1920s >> 1928 >> no-287-july-1928

Editorial: Maxton and Cook’s Catchwords

The recent manifesto by James Maxton (Chairman of the I.L.P.) and A. J. Cook (Miners’ Secretary) has received much notice in the Press, but only of a sensational kind.
The manifesto calls for a fight against the Capitalist system, but both the signers are supporters of the Labour Party, which has done its best to maintain and carry on the Capitalist system.
They claim that there has been a serious departure from the views of the founders of the Labour Party, such as Keir Hardie, but no evidence of that is offered or can be offered. Keir Hardie, Macdonald and other prominent leaders did not carry out a war against Capitalism and in favour of Socialism, but always stood for a long programme of reforms which would leave the system intact. Even in the early days of the Labour Party they ridiculed the principle of the Class Struggle, which lies at the root of the Socialist Movement—and the leadership, the policy and the programme of the Labour Party still ignore and gloss over the Class Conflict.
Cook and Maxton refer, with pride, to the thirty years’ work of the Labour Party, which they claim is now being destroyed. What is the thirty years’ work of the Labour Party? It is not as Cook and Maxton claim—work against the present economic system. For nearly thirty years the Labour Party have been recruiting the working class for a policy so much in harmony with the Liberals that several times they have called upon the workers to back up Lloyd George, Asquith and Co. in their Capitalist policies. Budget agitations. House of Lords’ Reform, Land Taxes, and similar anti-Socialist planks have been the common programme of Liberals and Labour. So much so, that to-day the Labour and. Independent Labour Parties’ cry is that the Liberal Industrial Report has been largely compiled from Labour’s Programme.
The Labour Government of 1924, endorsed by the I.L.P., is another example of what Maxton and Cook call, the “thirty years’ work” against Capitalism. A Labour Government, maintained by Liberals, to carry on Capitalist policies!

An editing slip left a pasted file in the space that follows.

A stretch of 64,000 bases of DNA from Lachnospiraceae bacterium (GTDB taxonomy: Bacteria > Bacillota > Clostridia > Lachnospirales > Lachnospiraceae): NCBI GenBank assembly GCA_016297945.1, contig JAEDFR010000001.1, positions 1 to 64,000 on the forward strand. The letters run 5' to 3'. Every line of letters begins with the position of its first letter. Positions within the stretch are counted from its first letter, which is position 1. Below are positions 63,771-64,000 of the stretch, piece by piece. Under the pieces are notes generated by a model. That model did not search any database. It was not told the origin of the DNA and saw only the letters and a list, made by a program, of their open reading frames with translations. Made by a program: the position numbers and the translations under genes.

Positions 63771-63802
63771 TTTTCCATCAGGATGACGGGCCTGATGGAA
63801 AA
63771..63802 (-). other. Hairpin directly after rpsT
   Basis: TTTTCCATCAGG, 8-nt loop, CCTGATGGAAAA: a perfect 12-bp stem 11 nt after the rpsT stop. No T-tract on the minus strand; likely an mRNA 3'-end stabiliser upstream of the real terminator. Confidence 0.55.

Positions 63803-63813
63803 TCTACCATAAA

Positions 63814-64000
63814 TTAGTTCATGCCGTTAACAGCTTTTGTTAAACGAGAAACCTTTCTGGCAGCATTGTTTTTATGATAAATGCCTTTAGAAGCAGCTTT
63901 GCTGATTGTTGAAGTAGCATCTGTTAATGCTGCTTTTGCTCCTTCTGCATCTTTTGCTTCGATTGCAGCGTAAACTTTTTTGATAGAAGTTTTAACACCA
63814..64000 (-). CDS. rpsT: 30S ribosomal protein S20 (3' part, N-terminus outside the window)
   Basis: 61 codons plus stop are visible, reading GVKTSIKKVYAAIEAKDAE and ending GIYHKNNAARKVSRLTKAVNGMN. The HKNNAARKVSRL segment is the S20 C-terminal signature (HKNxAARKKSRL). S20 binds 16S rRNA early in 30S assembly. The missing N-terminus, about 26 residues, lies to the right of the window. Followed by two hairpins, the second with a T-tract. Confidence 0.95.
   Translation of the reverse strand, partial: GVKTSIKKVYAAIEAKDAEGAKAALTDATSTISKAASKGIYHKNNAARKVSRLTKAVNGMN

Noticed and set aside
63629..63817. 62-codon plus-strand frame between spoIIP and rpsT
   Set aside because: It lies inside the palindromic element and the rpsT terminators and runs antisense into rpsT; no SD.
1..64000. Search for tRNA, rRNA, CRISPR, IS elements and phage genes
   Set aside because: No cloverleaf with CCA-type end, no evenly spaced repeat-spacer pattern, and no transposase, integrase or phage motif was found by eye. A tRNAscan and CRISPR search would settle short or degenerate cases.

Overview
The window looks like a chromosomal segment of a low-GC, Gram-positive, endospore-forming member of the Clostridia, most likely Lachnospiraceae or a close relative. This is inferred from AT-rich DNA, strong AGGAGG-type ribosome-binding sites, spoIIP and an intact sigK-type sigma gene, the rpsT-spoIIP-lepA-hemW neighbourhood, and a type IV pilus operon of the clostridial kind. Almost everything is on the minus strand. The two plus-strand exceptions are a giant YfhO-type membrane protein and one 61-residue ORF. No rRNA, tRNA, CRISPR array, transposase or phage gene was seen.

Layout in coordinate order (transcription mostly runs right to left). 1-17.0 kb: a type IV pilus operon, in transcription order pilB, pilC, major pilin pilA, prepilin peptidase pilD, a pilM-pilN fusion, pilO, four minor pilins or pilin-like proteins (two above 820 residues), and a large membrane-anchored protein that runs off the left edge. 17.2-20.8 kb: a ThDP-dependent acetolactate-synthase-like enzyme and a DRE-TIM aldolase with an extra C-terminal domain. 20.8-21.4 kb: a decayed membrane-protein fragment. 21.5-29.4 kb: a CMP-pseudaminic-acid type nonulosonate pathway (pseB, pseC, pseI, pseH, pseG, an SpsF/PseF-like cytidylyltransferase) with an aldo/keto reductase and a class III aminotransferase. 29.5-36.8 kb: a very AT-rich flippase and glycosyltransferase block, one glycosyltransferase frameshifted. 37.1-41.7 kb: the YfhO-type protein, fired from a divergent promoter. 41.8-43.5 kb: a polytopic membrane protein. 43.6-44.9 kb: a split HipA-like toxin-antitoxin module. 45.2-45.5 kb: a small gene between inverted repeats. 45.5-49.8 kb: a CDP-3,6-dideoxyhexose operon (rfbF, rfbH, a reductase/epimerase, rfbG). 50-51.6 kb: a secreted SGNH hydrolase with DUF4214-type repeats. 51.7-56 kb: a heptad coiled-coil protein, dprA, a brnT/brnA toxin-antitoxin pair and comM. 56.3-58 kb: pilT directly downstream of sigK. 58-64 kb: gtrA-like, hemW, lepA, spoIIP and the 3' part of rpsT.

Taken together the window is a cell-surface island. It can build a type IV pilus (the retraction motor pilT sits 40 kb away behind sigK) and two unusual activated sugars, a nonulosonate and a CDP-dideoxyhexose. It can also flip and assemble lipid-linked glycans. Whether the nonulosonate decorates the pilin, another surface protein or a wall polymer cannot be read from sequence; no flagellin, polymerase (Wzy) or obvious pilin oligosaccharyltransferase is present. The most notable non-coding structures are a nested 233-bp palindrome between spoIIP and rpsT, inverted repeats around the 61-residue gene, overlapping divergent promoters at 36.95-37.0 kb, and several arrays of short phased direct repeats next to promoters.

What is the alternative suggested by those two advocates of the Labour Party? Simply that we should return to the policy of Keir Hardie and other founders of the Labour Party. This parade of sentiment about the pioneers ignores the fact that their policy was not Socialism, but actually so directly opposed to the Class Struggle of the workers that these “pioneers,” including Keir Hardie, supported the World War of 1914—a logical result of the anti-working class attitude of these alleged pioneers.
The objection raised by Maxton to the Mond Industrial Peace Conference ignores the fact that a majority of those taking part in the Conference with Mond and other employers are members of the I.L.P., and no action has been taken by the I.L.P. to expel or to repudiate them. A. J. Cook’s objection to the Mond Peace inference is not one of principle. More than once the journal of his supporters (the Communist Party)—The Workers’ Life—has denounced Cook’s statement that he would not mind if only the Conference was representative of both sides, and had power to act.
At the Keir Hardie Memorial Demonstration, at Old Cumnock on Sunday, June 24th, Maxton defended the “Living Wage” Policy of the I.L.P., and completely ignored the fact that the “Living Wage” Campaign was simply a programme for the maintenance of Capitalism, with a series of minimum wage laws similar to the Trade Board’s Acts which legalise “sweating.”
There is nothing revolutionary in a policy which proposes to tax the employers in order to relieve slightly the employers’ industrial victims.
It may be good election propaganda on the Clyde to talk vaguely about fighting Capitalism, but neither Maxton nor Cook have ever been prepared to lay down a Socialist Policy. They may be very useful to entice into the Labour Party those who are hoping that new leaders mean real changes. The workers, however, will still have to learn that new leaders and new catchwords do not take the place of sound knowledge and a Socialist Policy.

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